race condition
A program has a race condition if, during any possible execution with the same inputs, its observable behaviour (results, output, ...) may change if events happen in different order. Events here are typically scheduler interactions causing different interleavings, but could also be, e.g. changing network latency. Race condition is often used interchangeably with data race.
reductions
produce a single answer from a collection via an associative operator. Examples: max, count, rightmost, sum, ...
reentrancy
A lock is reentrant if it can be acquired (and released) multiple times by the same thread. If a lock is non-reentrant, trying to acquire it again might cause an exception or other problems.
safety property
Property of a system: "nothing bad ever happens". Can be violated in finite time. Exceptions, absence of deadlocks, and mutual exclusion are typical safety properties. Will be formally defined in Formal Methods using temporal logic.
sequential execution time
T1: The time that is required to perform some work on a single processor.
sequential cutoff
When decomposing work into tasks, stop splitting tasks at a given problem size (sequential cutoff). Problem size should be significantly larger than scheduling overhead.
sequential part
Part of a given program that can't be executed in parallel. Limits the maximum speedup.
scalability
In our context: By how much can a program be parallelized. What is the maximum speedup that can be achieved, given an infinite amount of processors. See "speedup".
scheduler
A management process, e.g. on the operating system level, that performs context switches. I.e. it interrupts/pauses/sends to sleep the currently running process (or thread), performs a context switch, and selects the next process (or thread) to run. Schedulers typically do not give guarantees when and how often they act, who gets selected next, etc.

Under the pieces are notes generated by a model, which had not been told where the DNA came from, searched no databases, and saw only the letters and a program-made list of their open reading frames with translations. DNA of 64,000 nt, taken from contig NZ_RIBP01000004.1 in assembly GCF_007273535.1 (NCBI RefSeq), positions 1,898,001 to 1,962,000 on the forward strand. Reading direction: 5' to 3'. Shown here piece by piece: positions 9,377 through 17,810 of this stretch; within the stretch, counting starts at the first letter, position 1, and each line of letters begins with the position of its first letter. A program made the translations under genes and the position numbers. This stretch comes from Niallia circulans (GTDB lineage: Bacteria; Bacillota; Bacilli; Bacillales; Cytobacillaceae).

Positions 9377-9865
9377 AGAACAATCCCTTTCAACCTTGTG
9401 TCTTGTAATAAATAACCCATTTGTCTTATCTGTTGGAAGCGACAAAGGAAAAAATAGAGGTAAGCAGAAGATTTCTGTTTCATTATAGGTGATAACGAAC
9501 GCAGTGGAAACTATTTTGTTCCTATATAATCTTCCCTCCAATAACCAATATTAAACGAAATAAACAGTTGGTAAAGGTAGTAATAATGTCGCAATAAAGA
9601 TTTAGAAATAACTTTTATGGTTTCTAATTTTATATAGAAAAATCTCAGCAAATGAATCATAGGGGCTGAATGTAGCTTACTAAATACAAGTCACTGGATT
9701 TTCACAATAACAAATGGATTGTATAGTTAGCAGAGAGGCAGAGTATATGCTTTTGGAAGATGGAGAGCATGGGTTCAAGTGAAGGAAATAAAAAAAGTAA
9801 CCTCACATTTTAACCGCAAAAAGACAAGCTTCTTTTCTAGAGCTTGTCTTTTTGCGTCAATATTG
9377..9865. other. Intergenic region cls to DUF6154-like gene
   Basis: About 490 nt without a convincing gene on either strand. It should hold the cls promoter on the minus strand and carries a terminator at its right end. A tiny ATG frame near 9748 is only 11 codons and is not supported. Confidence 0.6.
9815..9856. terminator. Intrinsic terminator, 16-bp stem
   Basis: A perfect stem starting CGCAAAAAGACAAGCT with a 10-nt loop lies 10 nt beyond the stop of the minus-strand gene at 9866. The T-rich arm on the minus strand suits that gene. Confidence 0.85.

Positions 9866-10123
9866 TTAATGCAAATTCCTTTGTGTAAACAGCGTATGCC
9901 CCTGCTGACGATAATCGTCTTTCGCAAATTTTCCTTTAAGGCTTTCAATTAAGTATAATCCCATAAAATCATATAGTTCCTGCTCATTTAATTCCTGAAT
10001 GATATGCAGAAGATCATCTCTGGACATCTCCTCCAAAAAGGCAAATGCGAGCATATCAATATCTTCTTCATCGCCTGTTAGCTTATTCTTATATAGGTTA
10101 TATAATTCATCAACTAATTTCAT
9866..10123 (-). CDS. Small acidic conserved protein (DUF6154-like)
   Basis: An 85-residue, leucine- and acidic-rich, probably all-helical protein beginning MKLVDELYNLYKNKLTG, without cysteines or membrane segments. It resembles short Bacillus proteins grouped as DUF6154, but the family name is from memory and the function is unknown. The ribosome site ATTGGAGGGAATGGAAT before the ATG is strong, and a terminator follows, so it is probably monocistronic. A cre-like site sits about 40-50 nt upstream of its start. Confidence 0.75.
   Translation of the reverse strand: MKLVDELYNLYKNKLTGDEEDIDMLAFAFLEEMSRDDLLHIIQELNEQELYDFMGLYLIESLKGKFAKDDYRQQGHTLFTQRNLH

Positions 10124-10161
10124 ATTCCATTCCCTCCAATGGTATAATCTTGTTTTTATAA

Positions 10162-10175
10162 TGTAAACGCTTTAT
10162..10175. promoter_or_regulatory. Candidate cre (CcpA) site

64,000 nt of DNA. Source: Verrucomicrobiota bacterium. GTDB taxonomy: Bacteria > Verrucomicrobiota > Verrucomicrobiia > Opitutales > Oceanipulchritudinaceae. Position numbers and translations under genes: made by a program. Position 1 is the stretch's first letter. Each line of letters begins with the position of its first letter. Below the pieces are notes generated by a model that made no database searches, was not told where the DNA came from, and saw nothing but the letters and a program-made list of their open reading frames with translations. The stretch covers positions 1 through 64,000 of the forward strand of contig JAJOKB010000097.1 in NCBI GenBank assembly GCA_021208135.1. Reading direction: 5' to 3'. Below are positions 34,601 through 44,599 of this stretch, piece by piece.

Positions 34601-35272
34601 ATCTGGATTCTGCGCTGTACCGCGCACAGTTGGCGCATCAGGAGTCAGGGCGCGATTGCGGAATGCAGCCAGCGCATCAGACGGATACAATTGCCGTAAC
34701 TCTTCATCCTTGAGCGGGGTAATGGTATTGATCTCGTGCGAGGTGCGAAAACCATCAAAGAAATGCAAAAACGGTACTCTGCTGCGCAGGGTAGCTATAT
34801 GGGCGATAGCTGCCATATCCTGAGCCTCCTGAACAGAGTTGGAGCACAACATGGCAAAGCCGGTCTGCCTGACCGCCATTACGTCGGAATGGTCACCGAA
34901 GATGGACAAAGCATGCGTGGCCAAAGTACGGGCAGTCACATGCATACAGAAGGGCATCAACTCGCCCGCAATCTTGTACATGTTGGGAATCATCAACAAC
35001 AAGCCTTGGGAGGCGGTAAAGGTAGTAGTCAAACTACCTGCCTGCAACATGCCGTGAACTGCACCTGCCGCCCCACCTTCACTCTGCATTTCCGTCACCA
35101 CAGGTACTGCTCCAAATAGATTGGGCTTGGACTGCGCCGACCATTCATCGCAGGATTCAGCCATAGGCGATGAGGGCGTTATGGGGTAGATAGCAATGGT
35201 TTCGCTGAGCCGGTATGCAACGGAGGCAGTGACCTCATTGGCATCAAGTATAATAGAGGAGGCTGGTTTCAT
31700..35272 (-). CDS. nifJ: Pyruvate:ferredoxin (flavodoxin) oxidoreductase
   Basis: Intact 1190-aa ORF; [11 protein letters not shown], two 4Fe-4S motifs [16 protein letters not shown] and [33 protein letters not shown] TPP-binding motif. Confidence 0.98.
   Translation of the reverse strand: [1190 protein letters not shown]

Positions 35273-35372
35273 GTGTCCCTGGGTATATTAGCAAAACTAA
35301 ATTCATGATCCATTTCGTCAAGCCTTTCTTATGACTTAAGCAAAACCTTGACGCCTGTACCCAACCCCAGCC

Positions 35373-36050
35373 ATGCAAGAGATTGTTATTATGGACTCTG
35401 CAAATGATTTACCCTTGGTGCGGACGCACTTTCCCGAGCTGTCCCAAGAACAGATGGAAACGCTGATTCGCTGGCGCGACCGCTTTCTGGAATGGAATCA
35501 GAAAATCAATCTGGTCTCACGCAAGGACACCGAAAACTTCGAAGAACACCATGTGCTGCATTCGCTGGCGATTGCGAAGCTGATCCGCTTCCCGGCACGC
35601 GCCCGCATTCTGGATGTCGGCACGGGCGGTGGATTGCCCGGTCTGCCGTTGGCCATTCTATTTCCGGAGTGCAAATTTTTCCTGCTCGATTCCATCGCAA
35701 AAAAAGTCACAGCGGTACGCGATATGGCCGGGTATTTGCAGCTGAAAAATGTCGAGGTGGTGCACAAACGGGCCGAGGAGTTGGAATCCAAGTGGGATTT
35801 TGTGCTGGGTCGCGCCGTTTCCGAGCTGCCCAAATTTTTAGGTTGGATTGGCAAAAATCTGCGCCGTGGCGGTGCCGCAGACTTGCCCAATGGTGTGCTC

scheduling overhead
The extra time spent by the system or the algorithm to distribute work on multiple threads/tasks.
shared resource
Any resource (memory location, input source, output sink, ...) shared by more than one thread.
speedup
Sp: How much faster does a program run using p processors, compared to running the sequential version of the same program. Sp = T1/Tp. Speedup is an absolute value. The relative value is called "efficiency".
starvation
A thread starves if it can never enter a/any critical section.
synchronisation
Some form of orchestration via threads. Typically, to prevent bad interleavings.
synchronized
Java keyword, enforcing mutual exclusion for a critical section via some object's intrinsic lock.
task graph, work, span
Graph (DAG) created by drawing nodes (tasks) and edges (spawns, joins). Work in a task graph (T1) is the sum of the cost of all nodes in the graph. span is the critical path (height) of the task graph. Corresponds to T.
throughput
An evaluation metric for pipelines. Throughput measures the amount of work (e.g. CPU instructions) that can be done by a pipeline in a given period of time.
thread
In general, an independent (i.e. capable of running in parallel) unit of computation that executes a piece of code. The concept of threads exists on various levels: hardware (CPU), operating systems, programming languages. In Java, also an instance of the Thread class.
thread mapping
How a Java/JVM thread is related to an operating system thread. In native threading (most common), each JVM thread is mapped to a dedicated operating system thread. In green threading, the JVM maps several threads to a single operating system thread.
vectorisation
Using special machine code instructions to execute a single operation (e.g. plus) on a chunk of data (e.g. an array segment). Can significantly improve performance. Code can be vectorised automatically, by compilers, or manually, by using intrinsics libraries provided by hardware vendors.
warm-up
In order to perform optimally, the JVM often needs some time to 'learn' what kind of code is typically being executed. This applies also and especially to the ForkJoin framework, which needs some time to optimally distribute task on threads.
work partitioning
Split-up of a program into smaller tasks that can be executed in parallel. Ideally, each task performs its work independently of any other task, for instance on separate areas of a data structure.